Before reaching the merits of this case, we must, however, first address whether we have appellate jurisdiction under 28 U.S.C. § 1295(a)(1).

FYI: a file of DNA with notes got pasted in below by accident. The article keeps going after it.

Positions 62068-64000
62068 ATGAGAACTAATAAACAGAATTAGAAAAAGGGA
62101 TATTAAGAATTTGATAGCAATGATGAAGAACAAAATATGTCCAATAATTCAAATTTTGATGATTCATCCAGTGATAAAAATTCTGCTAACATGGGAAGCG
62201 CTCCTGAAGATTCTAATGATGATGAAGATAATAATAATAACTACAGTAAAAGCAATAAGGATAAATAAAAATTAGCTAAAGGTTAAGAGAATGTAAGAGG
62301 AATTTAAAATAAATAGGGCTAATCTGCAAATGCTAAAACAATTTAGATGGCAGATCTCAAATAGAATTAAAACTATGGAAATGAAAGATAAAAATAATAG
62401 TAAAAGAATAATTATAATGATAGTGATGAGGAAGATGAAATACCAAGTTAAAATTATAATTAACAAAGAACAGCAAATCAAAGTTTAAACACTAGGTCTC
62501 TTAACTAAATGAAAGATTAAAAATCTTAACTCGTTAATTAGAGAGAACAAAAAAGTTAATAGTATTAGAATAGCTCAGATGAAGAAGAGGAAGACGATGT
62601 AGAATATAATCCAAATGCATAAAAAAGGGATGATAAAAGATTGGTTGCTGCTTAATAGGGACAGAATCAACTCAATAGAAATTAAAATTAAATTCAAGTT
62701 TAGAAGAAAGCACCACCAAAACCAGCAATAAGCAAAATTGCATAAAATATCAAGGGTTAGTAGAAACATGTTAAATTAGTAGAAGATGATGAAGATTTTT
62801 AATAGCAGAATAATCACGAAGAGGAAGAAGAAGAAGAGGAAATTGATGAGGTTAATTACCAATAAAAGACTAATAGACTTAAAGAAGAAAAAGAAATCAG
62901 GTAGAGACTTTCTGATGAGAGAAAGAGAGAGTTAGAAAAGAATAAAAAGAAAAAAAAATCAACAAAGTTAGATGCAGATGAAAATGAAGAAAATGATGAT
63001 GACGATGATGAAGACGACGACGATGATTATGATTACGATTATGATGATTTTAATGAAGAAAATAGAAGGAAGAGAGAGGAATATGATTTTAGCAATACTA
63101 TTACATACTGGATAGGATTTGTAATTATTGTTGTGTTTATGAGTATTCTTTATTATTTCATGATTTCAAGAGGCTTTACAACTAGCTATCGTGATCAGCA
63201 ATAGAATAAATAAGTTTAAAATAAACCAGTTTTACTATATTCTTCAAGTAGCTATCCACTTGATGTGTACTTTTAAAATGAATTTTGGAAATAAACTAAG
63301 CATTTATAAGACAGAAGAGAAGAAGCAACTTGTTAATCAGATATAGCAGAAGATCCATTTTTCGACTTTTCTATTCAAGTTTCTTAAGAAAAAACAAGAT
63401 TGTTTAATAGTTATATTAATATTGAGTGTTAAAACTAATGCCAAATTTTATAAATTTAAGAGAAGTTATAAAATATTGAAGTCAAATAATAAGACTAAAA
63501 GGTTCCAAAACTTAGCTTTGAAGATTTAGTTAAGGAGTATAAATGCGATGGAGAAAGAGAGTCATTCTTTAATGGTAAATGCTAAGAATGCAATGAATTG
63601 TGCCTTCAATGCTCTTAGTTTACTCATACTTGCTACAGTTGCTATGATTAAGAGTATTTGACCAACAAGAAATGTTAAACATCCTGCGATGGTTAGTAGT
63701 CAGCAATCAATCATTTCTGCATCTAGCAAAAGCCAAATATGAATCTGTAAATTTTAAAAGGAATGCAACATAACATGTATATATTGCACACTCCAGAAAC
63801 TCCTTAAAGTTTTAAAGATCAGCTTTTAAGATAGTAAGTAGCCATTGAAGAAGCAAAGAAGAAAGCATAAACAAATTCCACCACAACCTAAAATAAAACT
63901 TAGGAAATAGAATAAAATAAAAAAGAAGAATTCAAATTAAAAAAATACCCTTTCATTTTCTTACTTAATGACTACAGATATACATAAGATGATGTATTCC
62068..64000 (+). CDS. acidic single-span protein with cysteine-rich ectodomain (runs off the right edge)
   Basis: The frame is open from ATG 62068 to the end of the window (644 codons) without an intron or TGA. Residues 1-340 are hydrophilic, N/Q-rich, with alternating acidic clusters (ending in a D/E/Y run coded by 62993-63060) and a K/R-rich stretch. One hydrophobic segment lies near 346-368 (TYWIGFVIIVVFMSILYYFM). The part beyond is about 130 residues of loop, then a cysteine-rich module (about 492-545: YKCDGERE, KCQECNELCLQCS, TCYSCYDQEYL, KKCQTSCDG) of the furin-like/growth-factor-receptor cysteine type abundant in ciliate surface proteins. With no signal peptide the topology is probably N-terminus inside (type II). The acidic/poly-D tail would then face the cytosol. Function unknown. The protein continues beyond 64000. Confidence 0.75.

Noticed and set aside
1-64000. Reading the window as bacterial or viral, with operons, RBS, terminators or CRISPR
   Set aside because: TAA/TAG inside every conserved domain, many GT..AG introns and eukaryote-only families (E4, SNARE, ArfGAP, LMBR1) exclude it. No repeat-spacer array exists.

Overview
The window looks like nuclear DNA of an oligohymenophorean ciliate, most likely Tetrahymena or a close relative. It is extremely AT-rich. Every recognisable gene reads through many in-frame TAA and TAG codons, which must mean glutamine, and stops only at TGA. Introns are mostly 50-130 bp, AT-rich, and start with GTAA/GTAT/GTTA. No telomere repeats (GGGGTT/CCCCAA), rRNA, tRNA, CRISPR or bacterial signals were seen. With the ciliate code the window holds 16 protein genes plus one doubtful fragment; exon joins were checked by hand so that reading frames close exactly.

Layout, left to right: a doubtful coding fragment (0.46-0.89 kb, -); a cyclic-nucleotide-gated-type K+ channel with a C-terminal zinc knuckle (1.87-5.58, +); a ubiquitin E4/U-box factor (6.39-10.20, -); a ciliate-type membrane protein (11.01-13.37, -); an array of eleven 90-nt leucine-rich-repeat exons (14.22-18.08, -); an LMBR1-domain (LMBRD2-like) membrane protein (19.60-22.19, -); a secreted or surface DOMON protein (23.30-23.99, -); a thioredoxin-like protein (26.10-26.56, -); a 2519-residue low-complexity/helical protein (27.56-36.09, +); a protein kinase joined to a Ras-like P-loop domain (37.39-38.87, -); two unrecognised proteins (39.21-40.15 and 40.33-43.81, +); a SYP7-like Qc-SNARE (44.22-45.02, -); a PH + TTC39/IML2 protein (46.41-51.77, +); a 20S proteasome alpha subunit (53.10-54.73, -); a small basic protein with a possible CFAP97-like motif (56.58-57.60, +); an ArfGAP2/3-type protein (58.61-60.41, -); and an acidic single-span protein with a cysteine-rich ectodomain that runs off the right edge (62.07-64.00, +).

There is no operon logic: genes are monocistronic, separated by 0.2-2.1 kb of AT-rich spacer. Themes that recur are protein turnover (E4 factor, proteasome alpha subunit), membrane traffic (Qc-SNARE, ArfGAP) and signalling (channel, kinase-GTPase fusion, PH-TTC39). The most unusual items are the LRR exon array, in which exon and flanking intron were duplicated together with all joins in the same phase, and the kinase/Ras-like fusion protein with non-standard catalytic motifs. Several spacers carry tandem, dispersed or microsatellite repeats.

Under 28 U.S.C. § 1295(a)(1), this circuit has exclusive jurisdiction over an appeal from a final decision of a district court “if the jurisdiction of that court was based, in whole or in part, on § 1338.” See Bd. of Regents, Univ. of Tex. v. Nippon Tel. & Tel. Corp., 414 F.3d 1358, 1361 (Fed.Cir.2005). Section 1338(a) confers the district courts with original jurisdiction over “any civil action arising under any Act of Congress relating to patents.” The Supreme Court in Christianson v. Colt Industries Operating Corp., 486 U.S. 800 (1988) outlined a two-part test for § 1338 jurisdiction. Under Christianson, “arising under” jurisdiction “extend[s] only to those cases in which a well-pleaded complaint establishes either that federal patent law creates the cause of action or that the plaintiff's right to relief necessarily depends on resolution of a substantial question of federal patent law, in that patent law is a necessary element of one of the well-pleaded claims.” Christianson, 486 U.S. at 808-09. The Supreme Court in Christianson and also in Holmes Group, Inc. v. Vornado Air Circulation Systems, Inc., 535 U.S. 826, 830 (2002), grafted § 1331 precedent onto its § 1338 analysis and equated the statutory “arising under” standard under § 1338 for patent cases with that established for claims invoking general federal question under § 1331. Christianson, 486 U.S. at 808-09; Vornado, 535 U.S. at 830. Accordingly, the Supreme Court's decision in Grable & Sons Metal Products, Inc., v. Darue Engineering & Manufacturing., 545 U.S. 308, 314 (2005), addressing general federal question jurisdiction refined the Christianson two-part test for § 1338 jurisdiction by requiring a determination of whether “a state-law claim necessarily raise[s] a stated federal issue, actually disputed and substantial, which a federal forum may entertain without disturbing any congressionally approved balance of federal and state judicial responsibilities.” Grable, 545 U.S. at 314; see also Empire Healthchoice Assurance, Inc. v. McVeigh, 547 U.S. 677, 689-90 (2006).